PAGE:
More than 120 delegates and accompanying persons enjoyed some balmy New Brunswick weather and legendary East Coast hospitality as the 52nd Commonwealth Parliamentary Association – Canadian Region Conference was held in Fredericton from July 20-26.
Commonwealth Women Parliamentarians’ (CWP) Meeting
Prior to the beginning of the Regional Conference, CWP steering committee members and delegates gathered for two days of business meetings and guest presentations in the New Brunswick Legislative Assembly’s Legislative Council Chamber on July 20 and 21. CWP-Canadian Region Chair Myrna Driedger opened the business meeting by noting that she would be presiding over the meeting with a mixture of joy and sadness – joy for witnessing and/or taking part in the CWP’s many accomplishments as it has grown and sadness as this conference would be the last she would attend before completing her term as chair. Linda Reid, Speaker of the Legislative Assembly of British Columbia, will replace Driedger as Chair, while Saskatchewan MLA Laura Ross was elected as Deputy Chair.
The meeting then welcomed CPA Chair Alan Haselhurst and CWP International Chair Rebecca Kadaga to offer introductory remarks. Haselhurst, who is also completing his own term as chair this year, said that when he was elected three years earlier he hoped the CWP would be stronger as an organization by the time he left, which it is. He also noted the particularly strength of CWP networks in Africa and Canada and suggested that they can serve as models of what active CPA organizations and chapters can accomplish. Kadaga detailed the busy travel schedule she has maintained as she has attempted to attend as many CWP regional meetings as possible. While highlighting some success stories of countries where women parliamentarians are making great strides towards equality and full participation, she reminded delegates that much work remains to be done by active chapters such as Canada’s.
The CWP steering committee agreed that it would strive for less email communication and more in-person communication and outreach, steering committee meetings in every province, and additional distribution of promotional items. The steering committee also developed terms of reference and discussed future nominees for its Women of Inspiration speaker series.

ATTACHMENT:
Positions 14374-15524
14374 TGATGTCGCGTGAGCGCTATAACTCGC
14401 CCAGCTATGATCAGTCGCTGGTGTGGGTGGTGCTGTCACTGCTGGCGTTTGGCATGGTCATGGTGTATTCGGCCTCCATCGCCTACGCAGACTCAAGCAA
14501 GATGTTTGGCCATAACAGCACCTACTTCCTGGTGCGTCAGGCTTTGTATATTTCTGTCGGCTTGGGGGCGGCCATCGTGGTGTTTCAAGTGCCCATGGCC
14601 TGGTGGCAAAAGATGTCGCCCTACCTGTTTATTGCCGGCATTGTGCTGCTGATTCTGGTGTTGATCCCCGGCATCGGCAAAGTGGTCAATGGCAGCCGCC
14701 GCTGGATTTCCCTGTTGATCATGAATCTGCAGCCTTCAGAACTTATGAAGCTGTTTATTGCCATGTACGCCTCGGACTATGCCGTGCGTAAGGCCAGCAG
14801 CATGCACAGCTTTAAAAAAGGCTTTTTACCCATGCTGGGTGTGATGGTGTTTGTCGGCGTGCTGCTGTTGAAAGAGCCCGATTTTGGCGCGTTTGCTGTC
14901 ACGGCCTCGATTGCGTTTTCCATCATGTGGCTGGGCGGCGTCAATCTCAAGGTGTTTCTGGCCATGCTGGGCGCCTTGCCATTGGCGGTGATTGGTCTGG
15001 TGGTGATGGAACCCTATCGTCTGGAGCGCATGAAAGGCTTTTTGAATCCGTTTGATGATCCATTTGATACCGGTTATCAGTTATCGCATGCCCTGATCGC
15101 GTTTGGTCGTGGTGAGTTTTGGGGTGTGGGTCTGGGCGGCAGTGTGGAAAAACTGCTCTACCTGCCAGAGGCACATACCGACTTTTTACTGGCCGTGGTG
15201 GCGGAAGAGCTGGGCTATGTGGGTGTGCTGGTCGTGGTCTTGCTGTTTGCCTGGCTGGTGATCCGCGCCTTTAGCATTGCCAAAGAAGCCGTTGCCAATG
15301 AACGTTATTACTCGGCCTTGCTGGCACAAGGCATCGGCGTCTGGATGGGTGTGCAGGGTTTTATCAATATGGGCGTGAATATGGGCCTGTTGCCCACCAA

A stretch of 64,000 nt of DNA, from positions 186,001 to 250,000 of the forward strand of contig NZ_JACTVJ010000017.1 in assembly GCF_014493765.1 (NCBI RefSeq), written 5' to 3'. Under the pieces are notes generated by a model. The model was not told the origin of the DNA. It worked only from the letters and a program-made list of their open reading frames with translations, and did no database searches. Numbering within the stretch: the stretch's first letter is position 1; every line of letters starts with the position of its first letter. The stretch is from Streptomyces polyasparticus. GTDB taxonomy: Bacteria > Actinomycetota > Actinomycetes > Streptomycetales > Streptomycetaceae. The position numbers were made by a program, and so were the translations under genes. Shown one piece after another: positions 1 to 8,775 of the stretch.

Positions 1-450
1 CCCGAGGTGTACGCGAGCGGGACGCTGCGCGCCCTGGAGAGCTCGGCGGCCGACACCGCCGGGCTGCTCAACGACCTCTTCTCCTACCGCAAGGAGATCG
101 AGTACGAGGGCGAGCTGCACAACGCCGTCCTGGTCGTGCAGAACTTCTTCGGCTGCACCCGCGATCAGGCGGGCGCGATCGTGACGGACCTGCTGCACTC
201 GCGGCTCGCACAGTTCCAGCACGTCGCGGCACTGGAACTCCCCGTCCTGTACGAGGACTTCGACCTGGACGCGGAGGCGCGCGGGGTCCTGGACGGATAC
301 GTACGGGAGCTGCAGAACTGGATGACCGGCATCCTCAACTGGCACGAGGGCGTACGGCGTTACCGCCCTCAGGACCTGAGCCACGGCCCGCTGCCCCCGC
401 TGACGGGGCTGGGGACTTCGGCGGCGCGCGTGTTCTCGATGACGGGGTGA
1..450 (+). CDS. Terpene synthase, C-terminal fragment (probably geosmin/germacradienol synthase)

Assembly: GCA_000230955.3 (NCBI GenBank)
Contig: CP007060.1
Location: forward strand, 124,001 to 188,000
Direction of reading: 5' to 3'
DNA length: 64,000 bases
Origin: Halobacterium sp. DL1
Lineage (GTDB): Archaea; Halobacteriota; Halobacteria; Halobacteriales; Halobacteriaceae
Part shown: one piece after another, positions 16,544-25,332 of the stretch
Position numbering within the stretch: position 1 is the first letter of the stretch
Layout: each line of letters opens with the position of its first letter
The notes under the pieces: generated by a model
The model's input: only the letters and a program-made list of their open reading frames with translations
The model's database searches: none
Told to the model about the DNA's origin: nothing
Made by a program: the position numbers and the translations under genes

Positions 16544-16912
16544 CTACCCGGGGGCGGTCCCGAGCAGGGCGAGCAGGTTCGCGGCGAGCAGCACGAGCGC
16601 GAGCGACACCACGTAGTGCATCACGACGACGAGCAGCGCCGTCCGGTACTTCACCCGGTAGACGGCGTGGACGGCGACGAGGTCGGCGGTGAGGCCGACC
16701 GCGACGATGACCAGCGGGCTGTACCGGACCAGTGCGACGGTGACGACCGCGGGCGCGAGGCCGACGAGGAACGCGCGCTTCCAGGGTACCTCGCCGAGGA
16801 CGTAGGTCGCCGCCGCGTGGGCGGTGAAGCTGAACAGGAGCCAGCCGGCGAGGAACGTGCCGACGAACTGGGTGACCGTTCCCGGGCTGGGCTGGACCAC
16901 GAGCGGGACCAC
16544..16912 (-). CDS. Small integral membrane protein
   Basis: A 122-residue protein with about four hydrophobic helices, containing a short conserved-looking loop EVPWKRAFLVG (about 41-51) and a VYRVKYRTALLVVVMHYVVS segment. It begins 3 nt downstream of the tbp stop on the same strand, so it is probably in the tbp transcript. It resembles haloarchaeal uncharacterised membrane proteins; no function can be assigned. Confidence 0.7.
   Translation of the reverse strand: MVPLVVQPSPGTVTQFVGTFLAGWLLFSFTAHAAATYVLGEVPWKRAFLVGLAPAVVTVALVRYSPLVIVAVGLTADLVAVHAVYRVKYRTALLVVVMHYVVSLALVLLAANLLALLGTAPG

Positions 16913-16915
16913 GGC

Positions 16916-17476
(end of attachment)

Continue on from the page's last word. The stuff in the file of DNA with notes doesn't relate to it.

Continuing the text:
Elizabeth Weir, a former New Brunswick MLA and provincial NDP leader, addressed the gathering as this year’s Woman of Inspiration. Weir, who has served as CEO of the Energy Efficiency and Conservation Agency of New Brunswick and become an internationally renowned consultant on parliamentary strengthening since leaving the New Brunswick Assembly, spoke of the many challenges women politicians face in an increasingly toxic media environment. This negativity, combined with the intense personal demands of parliamentarians (such as being tethered to a Blackberry), make it difficult to convince women to become involved in public life.
Anne Bertrand, New Brunswick’s Access to Information and Privacy Commissioner, spoke of her pride at being appointed to her position based on merit and not gender, noting that when she was thrown into the commissioner role she had “no time to be a woman.” Nevertheless, in introducing six young women who worked with her, she said she was proud to stand in front of the audience as a woman and stressed the benefits of the collaborative approach her office has strived to use for dispute resolutions. During a question and answer period Bertrand noted that after 30 years in public service, some of the issues women face have not entirely changed and today’s problems are often couched in safety words. She said that politically correct language often hides the insidiousness still present.
CWP delegates then departed for a tour of the Muriel McQueen Fergusson Centre for Family Violence Research and a subsequent speech from [Acting Director ] Nancy Nason-Clark. In her scholarly work, she has explored how religious faith influences the journey towards healing for survivors, the challenges facing religious leaders who are called upon to respond to families dealing with domestic violence, and how secular society and religious groups cooperate in the fight to end intimate partner abuse and other forms of family violence.
Upon returning to the Chamber, Susanne Alexander, Publisher of Goose Lane Editions, discussed how in her post-government career she has helped to transform a tiny local poetry press, operated largely by volunteers, into a publishing company of regional and national significance.